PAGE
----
Projects I have been involved in which have really interested me include writing a chapter with Susan Barduhn on ELT certification and qualifications for a forthcoming Cambridge Guide to Second Language Teacher Education, a think tank on the future of IATEFL, setting up a language school accreditation scheme, setting up online teacher training courses, and strategic planning exercises for IATEFL and Cactus. I also enjoyed writing Teaching English in Spain, a guidebook on living and teaching in Spain, (which is now all but out of print). The greatest project of my life, though, is my daughter Jessica, and my favourite activity is watching her and listening to her sing at gospel concerts in Barcelona. I also try to join my partner Bill Harris for a week or two when I can during his international CELTA training exploits all over the world.

I now head up the Teacher Training department of Cactus TEFL, a department of Cactus Worldwide based in Brighton UK. Cactus is a commercial organisation, so much of my work has to do with sales, budgets and targets. The most enjoyable part of my work is advising would-be TEFLers on training courses and qualifications, helping them get started in the world of TEFL, and the most enjoyable thing about being back in the UK after all those years in Spain is walking on the magnificent, green and rolling South Downs in spring.

 

Comments

Hi Jenny,

By reading your great bio (I liked the "army brat" remark, I was a "farm brat" cause my dad was a farm manager here in Brazil of a British company)) I noticed that one of your professional  interests is the reflective development in training and teaching. This is also an area that appeals to me cause I do believe that through refleection of what we do we can manage to learn better... and even change things or rooted habits in our teaching. In fact, reflection has been consider relevant for ages by philosophers like Plato, Aristotle and Confucius.And I heard that John Smith, an American educator, in the 30´s, associated reflection to the teaching field as well. Quite recently I read an interesting book by Phillipe Perrenoud, a professor at University of Geneve . The book in Portuguese is called "A prática Reflexiva no ofício de professor."I´d like to read more about this issue. Can you recommend nice articles in this area? Or is there a forum which I can join in to know more about it? Do you know about other interesting authors who  write about this topic?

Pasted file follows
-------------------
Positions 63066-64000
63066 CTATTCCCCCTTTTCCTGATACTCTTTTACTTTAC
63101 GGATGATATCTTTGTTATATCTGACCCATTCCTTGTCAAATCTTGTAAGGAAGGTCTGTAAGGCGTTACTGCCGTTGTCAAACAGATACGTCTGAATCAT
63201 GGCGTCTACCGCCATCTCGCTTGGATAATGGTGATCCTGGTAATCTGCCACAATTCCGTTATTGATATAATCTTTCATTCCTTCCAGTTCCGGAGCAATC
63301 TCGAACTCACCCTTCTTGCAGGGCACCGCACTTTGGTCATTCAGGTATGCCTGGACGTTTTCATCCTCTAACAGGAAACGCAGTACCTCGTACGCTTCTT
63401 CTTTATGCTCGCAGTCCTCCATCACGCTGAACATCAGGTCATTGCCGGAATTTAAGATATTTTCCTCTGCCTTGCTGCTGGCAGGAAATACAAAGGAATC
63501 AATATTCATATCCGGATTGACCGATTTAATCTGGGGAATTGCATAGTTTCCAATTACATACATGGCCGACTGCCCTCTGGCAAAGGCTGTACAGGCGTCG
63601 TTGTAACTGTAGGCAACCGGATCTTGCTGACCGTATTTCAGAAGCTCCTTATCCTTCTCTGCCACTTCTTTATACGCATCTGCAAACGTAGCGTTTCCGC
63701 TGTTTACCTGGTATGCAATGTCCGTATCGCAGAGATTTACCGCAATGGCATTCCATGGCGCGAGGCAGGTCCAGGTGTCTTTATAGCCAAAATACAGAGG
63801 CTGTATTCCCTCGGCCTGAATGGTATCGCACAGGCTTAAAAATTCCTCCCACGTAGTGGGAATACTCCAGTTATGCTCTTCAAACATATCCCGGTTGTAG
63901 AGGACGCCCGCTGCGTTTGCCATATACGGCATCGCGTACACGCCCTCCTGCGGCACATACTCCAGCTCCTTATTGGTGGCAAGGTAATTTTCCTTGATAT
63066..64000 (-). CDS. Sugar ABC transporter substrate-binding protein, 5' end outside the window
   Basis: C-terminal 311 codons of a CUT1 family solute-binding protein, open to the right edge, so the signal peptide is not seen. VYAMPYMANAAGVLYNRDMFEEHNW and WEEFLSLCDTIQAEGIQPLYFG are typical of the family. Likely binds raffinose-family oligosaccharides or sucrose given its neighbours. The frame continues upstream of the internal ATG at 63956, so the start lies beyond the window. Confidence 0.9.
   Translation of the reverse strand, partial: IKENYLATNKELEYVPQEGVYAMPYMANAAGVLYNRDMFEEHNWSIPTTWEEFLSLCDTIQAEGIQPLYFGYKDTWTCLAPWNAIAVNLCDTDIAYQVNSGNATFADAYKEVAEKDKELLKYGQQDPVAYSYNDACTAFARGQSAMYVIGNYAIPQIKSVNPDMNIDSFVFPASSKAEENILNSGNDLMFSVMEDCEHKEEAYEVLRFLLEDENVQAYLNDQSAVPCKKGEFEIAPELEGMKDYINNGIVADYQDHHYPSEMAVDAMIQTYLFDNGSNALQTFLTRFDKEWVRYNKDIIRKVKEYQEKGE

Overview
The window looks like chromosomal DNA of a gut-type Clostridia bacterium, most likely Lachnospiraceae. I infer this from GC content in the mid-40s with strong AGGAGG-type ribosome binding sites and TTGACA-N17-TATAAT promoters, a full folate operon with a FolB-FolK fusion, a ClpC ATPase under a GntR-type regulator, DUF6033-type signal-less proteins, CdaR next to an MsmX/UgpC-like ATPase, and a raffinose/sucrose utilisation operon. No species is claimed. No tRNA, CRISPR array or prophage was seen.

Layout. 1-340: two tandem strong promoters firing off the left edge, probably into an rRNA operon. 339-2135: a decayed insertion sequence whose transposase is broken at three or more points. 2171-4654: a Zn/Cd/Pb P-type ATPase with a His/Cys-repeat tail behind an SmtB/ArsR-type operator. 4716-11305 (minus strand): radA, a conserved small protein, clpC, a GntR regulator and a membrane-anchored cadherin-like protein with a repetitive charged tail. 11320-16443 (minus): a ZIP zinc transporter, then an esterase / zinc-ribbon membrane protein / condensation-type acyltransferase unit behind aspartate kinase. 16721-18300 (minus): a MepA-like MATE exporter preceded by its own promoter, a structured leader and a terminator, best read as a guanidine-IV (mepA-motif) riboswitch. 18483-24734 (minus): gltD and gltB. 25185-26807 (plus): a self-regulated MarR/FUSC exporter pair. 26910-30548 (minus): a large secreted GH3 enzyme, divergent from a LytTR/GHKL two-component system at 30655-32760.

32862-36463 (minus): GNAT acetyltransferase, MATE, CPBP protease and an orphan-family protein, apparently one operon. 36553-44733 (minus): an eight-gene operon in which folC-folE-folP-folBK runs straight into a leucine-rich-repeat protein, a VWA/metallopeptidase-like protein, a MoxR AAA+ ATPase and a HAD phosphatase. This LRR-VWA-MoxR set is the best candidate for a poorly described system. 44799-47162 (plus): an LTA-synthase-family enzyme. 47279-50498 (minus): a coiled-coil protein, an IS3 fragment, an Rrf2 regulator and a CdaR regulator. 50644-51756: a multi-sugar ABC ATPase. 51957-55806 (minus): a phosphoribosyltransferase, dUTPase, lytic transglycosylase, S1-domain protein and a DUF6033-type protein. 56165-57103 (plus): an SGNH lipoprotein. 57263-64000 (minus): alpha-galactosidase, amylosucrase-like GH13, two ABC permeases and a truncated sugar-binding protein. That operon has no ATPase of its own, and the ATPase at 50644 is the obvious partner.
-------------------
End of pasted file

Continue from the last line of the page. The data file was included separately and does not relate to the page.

Best wishes,

 

Hi Monica

thanks for your comments! nice to meet a 'farm brat'!

[quote]I do believe that through reflection of what we do we can manage to learn better... and even change things or rooted habits in our teaching.[/quote]

Yes the area of reflecting on your teaching is a very important and useful one and definitely leads to development. I'm not sure where it all began, but certainly Donald Schön's book The Reflective Practitioner has been influential, and David Kolb's experiential learning cycle has often been applied to teaching:  the teaching experience -> thinking about the experience -> coming up with ways to improve -> trying again (to put it simply). You will find lots of articles if you Google these two. One of the most comprehensive books on the subject is Reflective Teaching in Second Language Classrooms by Charles Lockhart, series editor Jack C. Richards.

To get you started, on this Teaching English site there is a nice article in the Think section by Julie Tice

http://www.teachingenglish.org.uk/think/articles/reflective-teaching-exploring-our-own-classroom-practice

let me know what you think of it!

Jenny

 

 Hello Jenny

Biographies are always interesting and I enjoyed yours.

Doing TEFL seems to have turned the course of your career ( or , rather determined its course).

 I have been teaching English at schools where it was not considered as a second language. Now at the tail end of my career, I have somehow fallen into teaching English as a second language for adult students. Unfortunately I never learnt of TEFL till pretty late in my career, and now especially I regret not having done such a course.

Do you think it's too late to do such a course now? How useful do you think such a course is for a teacher teaching English as a second language?

Would love to have you share your views.

Regards

 shama

It's very nice to know you better by reading you biography. It's always nice to know someone's background and activities.

I'm a new English teacher and this site, including your bio drags me to a meadow surrounded by spirit.

I have always wanted to go to UK someday and learn English by myself with the people.

Light and love, Maulani.